January 2018 – Market Update


Stockmarkets continued to glide higher over the fourth quarter, to provide investors once again with a generous double digit gain over the year. The FTSE All Share returned 13% and the world index, up by a similar amount, was led higher by the emerging markets which gained 25%. These are impressive results, especially in relation to the near zero return offered by cash and the 1.8% generated by the UK government bond market. One notable feature of equity markets over 2017 has been the absence of volatility. The last meaningful 10% correction occurred almost two years ago, since then any market wobbles have been minor and short lived. We caution that this is most unusual and markets are unlikely to be so calm over 2018.

The global economy is performing solidly and growth has been better than many had expected. This encouraging backdrop has lifted corporate profitability, which has helped support
the jump in equity markets over the year. One of the few economies to disappoint has been the UK, where growth has been held back by cost increases caused by the Brexit induced devaluation of sterling in 2016.

We are mindful of the specific political risks faced by the UK. It is encouraging that some progress has been made in the Brexit negotiations, however, this is only a small step. We still have little idea what the end deal will look like nor, more importantly, do we know how it will impact the economy. We also need to keep a careful eye on the stability of the Government. We cannot ignore the rising popularity of the Labour Party and its left wing policies. The arrival of Jeremy Corbyn, or one of his acolytes, into power would have profound implications for UK investors. We are keeping our exposure to UK risk assets at significantly lower levels than normal as a result. In contrast, the outlook for European equities has improved. The Eurozone still has structural issues to contend with. However, for the moment its economy is picking up speed nicely and political risks in the region have lessened somewhat.

We have an inkling that the recent encouraging economic trend and market performance may continue. Confidence is gradually building and the memories of the 2008/9 banking collapse are becoming increasingly distant. There is much liquidity sloshing around in the system, created by record low global interest rates and quantitative easing programmes.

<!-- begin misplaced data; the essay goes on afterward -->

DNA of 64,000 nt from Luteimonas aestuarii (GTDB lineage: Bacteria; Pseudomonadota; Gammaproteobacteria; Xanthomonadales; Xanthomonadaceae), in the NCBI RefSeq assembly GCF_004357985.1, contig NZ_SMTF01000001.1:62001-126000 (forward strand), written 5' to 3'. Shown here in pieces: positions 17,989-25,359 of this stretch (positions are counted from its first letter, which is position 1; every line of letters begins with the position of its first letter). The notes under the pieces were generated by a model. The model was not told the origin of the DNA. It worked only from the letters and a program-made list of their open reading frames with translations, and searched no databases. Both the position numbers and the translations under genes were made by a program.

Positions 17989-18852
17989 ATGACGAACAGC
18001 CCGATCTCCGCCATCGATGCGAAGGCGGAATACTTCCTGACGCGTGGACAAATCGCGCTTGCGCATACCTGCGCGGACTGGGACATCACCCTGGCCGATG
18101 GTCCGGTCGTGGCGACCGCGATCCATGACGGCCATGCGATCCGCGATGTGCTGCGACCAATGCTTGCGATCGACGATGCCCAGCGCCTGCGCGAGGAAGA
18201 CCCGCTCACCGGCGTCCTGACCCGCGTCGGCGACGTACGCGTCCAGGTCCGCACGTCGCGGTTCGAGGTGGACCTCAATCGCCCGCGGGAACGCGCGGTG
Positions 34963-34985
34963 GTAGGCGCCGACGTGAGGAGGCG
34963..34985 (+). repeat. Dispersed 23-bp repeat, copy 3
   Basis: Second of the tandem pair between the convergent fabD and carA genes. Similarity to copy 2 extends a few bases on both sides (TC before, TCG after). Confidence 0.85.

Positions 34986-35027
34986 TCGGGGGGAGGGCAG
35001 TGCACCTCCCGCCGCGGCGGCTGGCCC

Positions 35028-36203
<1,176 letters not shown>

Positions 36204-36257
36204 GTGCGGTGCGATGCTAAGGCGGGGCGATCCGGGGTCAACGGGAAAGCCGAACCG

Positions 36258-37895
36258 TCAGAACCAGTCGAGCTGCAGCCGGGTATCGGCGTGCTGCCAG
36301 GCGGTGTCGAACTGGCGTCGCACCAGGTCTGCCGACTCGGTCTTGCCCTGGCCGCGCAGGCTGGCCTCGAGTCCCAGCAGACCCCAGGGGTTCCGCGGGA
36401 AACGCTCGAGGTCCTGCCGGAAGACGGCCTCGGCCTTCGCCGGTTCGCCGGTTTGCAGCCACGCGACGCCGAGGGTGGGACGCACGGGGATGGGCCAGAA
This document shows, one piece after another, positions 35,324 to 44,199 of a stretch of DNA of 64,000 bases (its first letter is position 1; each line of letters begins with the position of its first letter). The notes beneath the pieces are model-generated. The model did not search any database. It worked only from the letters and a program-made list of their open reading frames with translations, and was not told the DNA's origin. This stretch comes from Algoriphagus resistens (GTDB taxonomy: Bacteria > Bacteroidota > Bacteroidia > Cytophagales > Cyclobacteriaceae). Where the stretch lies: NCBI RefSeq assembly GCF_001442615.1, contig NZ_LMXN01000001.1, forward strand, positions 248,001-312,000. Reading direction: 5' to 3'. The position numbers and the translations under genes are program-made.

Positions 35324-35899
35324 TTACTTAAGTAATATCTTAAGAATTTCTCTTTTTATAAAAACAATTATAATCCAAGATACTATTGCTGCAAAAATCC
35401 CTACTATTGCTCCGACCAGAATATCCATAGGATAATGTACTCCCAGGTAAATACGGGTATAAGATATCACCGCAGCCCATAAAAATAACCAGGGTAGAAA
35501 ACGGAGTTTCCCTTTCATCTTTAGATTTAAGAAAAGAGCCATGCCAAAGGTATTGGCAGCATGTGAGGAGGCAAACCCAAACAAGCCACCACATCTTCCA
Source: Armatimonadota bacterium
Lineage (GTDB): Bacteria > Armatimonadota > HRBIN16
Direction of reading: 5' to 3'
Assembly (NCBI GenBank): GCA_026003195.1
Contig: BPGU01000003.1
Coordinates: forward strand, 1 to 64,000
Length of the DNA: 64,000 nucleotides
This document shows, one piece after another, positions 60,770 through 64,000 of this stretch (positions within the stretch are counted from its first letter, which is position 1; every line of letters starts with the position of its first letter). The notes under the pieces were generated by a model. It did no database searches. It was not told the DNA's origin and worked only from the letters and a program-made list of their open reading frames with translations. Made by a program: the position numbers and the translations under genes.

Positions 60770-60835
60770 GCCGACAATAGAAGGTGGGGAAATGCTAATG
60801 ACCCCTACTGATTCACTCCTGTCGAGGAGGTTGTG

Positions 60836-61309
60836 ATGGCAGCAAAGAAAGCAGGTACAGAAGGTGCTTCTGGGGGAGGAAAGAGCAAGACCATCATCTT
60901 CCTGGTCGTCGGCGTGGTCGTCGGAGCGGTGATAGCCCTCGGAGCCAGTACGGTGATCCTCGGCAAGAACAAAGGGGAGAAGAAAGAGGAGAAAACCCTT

It is true that rates are on the rise in the US and the Federal Reserve’s QE programme is being gradually reversed. However, near zero interest rates and QE programmes are still operational in Europe and Japan. (The Bank of England’s move to lift rates by 0.25% will have little impact on the global stage).
This is beginning to influence risk appetites and we suspect that ‘animal spirits’ may be reviving. Consumer and business confidence is climbing and, more importantly for financial markets, investor confidence is mounting also. Over 2017, we observed speculative demand increase for assets such as art, bitcoin and new share issues in the Far East. If this persists, the fervour could spread to equity markets of more developed nations. 2018 could be another buoyant year for investors.

However, this is only an inkling. Our forward looking antenna is never particularly reliable and innovations such as QE further interfere with our radar. One thing that we can be certain about is that valuations in markets remain expensive. These range from an unreasonably priced government bond market to a merely dear equity market. This means that while we are optimistic for the coming year, we remain cautiously positioned in equity markets and entirely absent from the UK government bond market. As a consequence, we hold more cash than is normal in the portfolio. Any return to a more normal valuation range will prove painful for investors, particularly if this coincides with an economic slowdown. We remain vigilant for signs that risks of this are developing and we can shift the portfolios to a more defensive posture if necessary. Investor sentiment can turn very quickly and this is not the moment to be bold, especially at a time when others are becoming increasingly more so.